April 26, 2021

What Is the Most Important Choice You've Made in Your Career, and Why?

September 28, 2011

The most important decision that I made was becoming the primary breadwinner in my family. My husband and I were passing each other in airports with two small children at home. I had a consultancy that was growing, and I needed someone to help manage the business. My husband left what he was doing to become the managing partner of my firm and to take the primary role at home. I am so much happier in this role. It has allowed me to grow my business and do what I do best and what I enjoy. It might not be for everyone, but it is for me and I think the change is also what is best for my family.


Tara Trask is CEO of Tara Trask and Associates, a full service litigation strategy, jury research, and trial consulting firm, with offices in San Francisco and Dallas.

Important decisions I make include making choices that involve some degree of risk, challenge, and growth. For example: leaving a big firm 14 years ago to join an appellate boutique and fulfill my dream of becoming an appellate lawyer. Another: leaving the boutique firm to lead and expand the appellate practice at Snell & Wilmer. Both of these required taking a risk and leap of faith, something we women lawyers tend not to be wholly comfortable with in our careers.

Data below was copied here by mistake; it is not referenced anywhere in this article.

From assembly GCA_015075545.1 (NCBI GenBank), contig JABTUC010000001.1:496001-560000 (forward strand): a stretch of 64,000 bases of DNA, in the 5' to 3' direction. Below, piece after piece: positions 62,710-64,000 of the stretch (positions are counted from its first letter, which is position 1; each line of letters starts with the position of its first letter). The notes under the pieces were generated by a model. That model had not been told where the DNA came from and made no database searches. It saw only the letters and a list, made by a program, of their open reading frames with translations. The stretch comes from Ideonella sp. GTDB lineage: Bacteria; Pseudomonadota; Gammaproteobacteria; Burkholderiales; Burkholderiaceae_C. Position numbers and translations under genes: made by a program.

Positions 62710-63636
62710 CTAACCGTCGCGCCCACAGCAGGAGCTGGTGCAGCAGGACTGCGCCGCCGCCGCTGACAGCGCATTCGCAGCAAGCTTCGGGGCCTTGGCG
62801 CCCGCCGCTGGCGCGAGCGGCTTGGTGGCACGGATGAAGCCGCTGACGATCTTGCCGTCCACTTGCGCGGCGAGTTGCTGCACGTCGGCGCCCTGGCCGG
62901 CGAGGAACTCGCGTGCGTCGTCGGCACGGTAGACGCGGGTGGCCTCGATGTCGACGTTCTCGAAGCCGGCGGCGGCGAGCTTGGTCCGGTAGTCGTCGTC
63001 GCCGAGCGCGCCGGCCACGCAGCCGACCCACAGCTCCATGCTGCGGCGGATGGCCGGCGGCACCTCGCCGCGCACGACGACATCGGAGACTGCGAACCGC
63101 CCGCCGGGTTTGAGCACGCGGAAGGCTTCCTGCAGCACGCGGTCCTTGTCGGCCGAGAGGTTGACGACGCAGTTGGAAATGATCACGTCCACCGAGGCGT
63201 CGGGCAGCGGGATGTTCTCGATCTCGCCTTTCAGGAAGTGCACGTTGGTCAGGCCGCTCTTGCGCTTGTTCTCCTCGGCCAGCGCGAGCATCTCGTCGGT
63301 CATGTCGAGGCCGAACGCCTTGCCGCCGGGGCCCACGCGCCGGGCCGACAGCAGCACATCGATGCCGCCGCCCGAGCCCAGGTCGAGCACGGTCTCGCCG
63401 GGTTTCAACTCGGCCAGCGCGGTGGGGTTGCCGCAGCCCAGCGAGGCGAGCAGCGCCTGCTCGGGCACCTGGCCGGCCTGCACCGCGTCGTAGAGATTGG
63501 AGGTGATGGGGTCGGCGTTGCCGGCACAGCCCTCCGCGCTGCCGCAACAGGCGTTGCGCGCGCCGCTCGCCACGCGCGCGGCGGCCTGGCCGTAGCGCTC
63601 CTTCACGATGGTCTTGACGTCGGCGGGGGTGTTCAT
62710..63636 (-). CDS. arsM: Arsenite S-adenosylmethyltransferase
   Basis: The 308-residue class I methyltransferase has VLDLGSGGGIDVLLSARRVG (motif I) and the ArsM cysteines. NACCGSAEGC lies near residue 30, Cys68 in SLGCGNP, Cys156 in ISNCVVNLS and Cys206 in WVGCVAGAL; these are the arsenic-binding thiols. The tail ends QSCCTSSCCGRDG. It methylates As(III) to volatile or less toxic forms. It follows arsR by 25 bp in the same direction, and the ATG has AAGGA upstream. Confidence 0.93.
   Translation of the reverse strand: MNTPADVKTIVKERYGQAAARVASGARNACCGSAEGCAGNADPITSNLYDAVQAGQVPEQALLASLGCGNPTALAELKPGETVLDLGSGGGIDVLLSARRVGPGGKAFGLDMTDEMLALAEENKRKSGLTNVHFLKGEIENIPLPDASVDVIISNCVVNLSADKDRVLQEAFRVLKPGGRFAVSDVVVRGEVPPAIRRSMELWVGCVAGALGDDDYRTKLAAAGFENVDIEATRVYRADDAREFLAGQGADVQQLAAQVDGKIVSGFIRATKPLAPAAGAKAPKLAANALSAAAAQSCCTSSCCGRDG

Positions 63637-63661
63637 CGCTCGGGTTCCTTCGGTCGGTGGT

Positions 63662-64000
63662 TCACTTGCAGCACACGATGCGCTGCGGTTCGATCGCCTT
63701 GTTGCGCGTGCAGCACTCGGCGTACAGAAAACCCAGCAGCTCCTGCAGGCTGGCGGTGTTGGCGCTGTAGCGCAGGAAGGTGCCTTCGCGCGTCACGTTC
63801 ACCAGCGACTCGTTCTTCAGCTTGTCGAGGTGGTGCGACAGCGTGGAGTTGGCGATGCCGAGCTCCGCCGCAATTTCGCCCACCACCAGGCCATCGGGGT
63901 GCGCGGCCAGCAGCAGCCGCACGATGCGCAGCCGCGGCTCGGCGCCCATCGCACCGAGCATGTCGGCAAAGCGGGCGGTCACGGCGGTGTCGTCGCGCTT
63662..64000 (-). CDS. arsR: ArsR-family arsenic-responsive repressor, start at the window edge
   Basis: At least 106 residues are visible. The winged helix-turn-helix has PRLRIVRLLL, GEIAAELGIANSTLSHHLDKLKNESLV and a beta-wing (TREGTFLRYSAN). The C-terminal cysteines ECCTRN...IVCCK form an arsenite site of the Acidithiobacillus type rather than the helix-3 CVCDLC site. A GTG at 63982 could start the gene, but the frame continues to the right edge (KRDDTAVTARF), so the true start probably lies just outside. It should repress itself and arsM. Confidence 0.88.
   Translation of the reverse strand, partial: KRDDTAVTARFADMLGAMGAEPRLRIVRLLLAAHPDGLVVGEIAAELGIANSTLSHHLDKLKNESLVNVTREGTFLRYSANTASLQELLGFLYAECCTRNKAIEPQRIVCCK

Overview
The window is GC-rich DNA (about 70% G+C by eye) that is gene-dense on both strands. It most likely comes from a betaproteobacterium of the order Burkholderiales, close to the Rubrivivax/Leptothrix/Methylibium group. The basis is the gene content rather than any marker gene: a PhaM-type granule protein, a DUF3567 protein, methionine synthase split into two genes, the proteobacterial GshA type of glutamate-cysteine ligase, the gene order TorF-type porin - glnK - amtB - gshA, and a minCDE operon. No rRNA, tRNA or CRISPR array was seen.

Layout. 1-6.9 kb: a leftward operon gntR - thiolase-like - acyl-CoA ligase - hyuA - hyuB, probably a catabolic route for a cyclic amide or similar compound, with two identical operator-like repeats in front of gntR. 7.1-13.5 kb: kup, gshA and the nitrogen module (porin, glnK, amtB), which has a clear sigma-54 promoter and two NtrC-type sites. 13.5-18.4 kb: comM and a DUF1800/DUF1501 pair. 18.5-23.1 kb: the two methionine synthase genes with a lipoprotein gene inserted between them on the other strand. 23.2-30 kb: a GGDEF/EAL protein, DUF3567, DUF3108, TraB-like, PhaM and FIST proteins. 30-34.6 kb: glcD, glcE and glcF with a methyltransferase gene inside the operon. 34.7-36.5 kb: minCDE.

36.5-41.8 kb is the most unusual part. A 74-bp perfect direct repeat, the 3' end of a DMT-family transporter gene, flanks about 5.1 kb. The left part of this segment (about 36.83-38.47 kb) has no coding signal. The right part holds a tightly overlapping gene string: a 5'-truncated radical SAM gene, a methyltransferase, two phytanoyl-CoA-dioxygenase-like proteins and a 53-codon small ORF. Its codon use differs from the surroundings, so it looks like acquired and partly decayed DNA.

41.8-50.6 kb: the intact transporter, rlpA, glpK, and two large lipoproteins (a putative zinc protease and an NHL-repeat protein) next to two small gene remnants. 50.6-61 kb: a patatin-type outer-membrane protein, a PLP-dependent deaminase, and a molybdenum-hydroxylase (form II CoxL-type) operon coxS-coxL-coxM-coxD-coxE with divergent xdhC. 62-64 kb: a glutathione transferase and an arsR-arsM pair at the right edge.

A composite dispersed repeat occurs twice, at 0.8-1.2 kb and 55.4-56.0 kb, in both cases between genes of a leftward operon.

M.C. Sungalia is partner in Snell & Wilmer’s appellate practice group and editor of The Woman Advocate.


Reader Comments


The most important choice I made was to make peace with the career I didnt have, and find what worked for me in the career I did have and build on that. I went to law school to practice international law but made several choices early in my career that took me off that path. I struggled on for several years waiting for some kind of career epiphany that never came, only to leave the work force to have my second child with no intention of returning to the practice of law. After my divorce, I went back to a law firm out of necessity to continue practicing commercial litigation after turning down the exciting international arbitration position that required more travel than I could do as the single mother of two small children. Over the next few years, I came to accept that this was my career, whatever its current shape and size, and that the way to make it work was to find on a daily basis what it was that I liked most about my job and focus on that. Now, six years later, I feel like my career is finally headed in the right direction. I've identified an area of specialty—bankruptcy litigation—that works for me and how I like to practice, and I am excited again about practicing law.


Ariadne Montare, AZA Law, Houston, TX

September 28, 2011